high Tsub low Tsub low Tsub high Tsub

Back contact

Ef®ciency (%)

Doped graphite Doped graphite Doped graphite CuxTe

15.8 15.0 14.3 15.1

device performance is not well understood at this time. It is important to note that understanding the effect of process parameters such as O2 will require additional studies in order to develop material and device models that can adequately account for the improvements/changes observed.

Acknowledgements The work presented in this paper was supported by the National Renewable Energy Laboratory of the US Department of Energy. The authors would like to thank Brian McCandless of the Institute of Energy Conversion of the University of Delaware, for his XRD measurements and analysis for the CdS ®lms.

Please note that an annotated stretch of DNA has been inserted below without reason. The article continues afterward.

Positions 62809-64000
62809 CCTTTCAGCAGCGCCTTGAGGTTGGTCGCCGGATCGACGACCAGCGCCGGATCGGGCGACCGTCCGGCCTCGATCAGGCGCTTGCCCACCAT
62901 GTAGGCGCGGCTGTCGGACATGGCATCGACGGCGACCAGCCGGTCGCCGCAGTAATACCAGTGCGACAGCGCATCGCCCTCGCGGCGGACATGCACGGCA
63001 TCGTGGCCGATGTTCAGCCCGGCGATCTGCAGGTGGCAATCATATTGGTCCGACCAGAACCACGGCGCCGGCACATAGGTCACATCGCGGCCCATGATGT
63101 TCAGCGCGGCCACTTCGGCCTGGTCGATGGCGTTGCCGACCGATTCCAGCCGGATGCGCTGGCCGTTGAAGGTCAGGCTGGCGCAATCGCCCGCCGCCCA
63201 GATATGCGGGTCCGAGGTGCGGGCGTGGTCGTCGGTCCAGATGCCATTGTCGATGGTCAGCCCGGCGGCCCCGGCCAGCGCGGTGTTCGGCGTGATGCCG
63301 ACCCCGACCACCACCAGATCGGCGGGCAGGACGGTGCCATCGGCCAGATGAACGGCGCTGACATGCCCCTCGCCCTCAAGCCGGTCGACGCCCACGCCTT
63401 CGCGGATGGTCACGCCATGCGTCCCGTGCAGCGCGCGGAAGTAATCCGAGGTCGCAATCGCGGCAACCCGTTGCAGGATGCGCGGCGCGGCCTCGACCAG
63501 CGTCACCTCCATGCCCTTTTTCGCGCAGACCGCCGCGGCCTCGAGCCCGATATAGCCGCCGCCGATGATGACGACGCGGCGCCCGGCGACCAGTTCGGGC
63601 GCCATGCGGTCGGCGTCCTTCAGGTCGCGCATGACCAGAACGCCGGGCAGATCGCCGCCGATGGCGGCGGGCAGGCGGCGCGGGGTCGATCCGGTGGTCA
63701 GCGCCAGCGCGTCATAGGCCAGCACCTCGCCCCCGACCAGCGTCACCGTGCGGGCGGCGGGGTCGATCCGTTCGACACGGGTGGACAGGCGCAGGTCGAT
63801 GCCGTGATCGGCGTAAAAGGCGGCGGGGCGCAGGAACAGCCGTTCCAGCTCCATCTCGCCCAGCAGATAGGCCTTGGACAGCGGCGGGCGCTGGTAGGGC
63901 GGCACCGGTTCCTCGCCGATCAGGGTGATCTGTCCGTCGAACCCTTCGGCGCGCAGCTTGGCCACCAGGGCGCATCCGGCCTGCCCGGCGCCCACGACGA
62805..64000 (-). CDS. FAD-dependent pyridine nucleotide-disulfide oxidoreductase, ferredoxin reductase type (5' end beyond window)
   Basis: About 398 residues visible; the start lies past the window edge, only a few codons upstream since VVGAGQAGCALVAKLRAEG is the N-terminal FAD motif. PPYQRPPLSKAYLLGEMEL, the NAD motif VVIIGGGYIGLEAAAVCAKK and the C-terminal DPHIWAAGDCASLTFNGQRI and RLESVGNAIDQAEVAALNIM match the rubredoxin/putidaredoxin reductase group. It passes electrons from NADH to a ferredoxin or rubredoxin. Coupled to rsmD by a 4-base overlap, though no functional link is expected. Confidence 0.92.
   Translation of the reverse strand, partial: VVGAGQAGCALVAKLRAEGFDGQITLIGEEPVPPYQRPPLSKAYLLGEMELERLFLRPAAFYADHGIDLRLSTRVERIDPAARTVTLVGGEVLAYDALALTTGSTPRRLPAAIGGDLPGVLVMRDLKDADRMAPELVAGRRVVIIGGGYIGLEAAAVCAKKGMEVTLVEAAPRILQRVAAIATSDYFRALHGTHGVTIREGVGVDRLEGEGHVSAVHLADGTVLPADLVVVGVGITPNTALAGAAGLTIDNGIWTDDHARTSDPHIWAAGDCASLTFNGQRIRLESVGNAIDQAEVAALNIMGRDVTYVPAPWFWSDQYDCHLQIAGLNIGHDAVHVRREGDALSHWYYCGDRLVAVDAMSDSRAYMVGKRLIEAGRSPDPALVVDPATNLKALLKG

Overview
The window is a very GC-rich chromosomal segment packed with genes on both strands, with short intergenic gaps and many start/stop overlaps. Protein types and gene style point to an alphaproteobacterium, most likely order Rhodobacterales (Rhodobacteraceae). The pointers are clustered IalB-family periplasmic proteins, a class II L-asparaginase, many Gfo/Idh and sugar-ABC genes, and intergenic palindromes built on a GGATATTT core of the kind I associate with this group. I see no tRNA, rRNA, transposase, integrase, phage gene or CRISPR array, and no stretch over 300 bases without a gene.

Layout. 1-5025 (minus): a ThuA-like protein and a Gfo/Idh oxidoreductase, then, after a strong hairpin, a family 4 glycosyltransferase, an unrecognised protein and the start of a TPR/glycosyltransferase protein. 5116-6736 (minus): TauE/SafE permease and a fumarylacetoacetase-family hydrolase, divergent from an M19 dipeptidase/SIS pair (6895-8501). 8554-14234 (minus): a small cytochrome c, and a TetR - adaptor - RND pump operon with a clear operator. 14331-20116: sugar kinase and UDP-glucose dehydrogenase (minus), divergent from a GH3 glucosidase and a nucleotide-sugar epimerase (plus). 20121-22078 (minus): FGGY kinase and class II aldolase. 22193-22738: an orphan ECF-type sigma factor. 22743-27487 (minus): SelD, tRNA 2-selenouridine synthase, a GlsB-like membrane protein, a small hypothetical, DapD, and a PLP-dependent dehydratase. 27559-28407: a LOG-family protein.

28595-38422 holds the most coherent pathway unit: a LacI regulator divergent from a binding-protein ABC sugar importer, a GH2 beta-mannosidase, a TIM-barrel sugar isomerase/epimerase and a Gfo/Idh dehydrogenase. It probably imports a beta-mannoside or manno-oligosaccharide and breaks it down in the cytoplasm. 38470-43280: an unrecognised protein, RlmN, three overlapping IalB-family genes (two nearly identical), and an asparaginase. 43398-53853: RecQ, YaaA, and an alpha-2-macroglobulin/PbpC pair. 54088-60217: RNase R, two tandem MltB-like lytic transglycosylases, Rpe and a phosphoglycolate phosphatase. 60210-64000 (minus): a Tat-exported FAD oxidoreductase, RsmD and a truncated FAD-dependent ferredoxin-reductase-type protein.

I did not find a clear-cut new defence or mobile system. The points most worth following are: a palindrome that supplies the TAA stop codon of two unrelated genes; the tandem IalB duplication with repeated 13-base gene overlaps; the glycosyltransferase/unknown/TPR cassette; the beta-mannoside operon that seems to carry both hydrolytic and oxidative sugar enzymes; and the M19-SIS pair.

References [1] J. Britt, C. Ferekides, Appl. Phys. Lett. 62 (1993) 2851. [2] H. Ohyama, T. Aramoto, A. Kumazawa, et al., Proc. 26th IEEE Photovoltaic Specialists Conf., 1997, p. 343. [3] H.S. Ullal, K. Zweibel, B. vonRoedern, Proc. 26th IEEE Photovoltaic Specialists Conf., 1997, p. 301±305. [4] T.L. Chu, S.S. Chu, C. Ferekides, C.Q. Wu, J. Britt, C. Wang, Proc. 22nd IEEE Photovoltaic Spec. Conf., 1991, pp. 952±956. [5] Standard Tables for Terrestrial Solar Spectral Irradiance At Air Mass 1.5 for a 378 Tilted Surface, Annual Book of American Society for Testing and Materials, E892-87, December 1987, pp. 952±956. [6] Y.S. Tyan, F. Vazan, T.S. Barge, Proc. 18th IEEE Photovoltaic Spec. Conf., 1984, p. 840. [7] K. Akimoto, H. Okuyama, M. Ikeda, Y. Mori, J. Cryst. Growth 117 (1992) 420. [8] I.J. Ferrer, P. Salvador, J. Appl. Phys. 66(6) (1989) 2568. È zsan, D.R. Johnson, D.W. Lane, K.D. Rogers, 12th Eur. Photo[9] M.E. O voltaic Sol. Energy Conf. Proc., 1994, p. 1600. [10] K. Ohata, J. Saraie, T. Tanaka, Jpn. J. Appl. Phys. 12 (1973) 1198. [11] S.Y. Nunoue, T. Hemmi, E. Kato, J. Electrochem. Soc. 137 (1990) 1248. [12] D.G. Jensen, B.E. McCandless, R.W. Birkmire, 25th Photovoltaic Specialists Conf., 1996, p. 773. [13] R.B. Birkmire, J.E. Phillips, W.N. Shafarman, S.S. Hegedus, B.E. McCandless, T.A. Yokimcus, Polycrystalline thin ®lm materials and devices, Final Report to NREL, Subcontract No. XN-0-100231, NREL, Golden, CO, 1993. [14] Private communication; The National Renewable Energy Laboratory has recently demonstrated a 15.8% ef®ciency CdTe/CdS solar cell. [15] A.D. Compaan, Z. Feng, G. Contreras-Puente, C. Narayanswamy, A. Fischer, Mater. Res. Soc. Symp. Proc., 426 (1996) 367.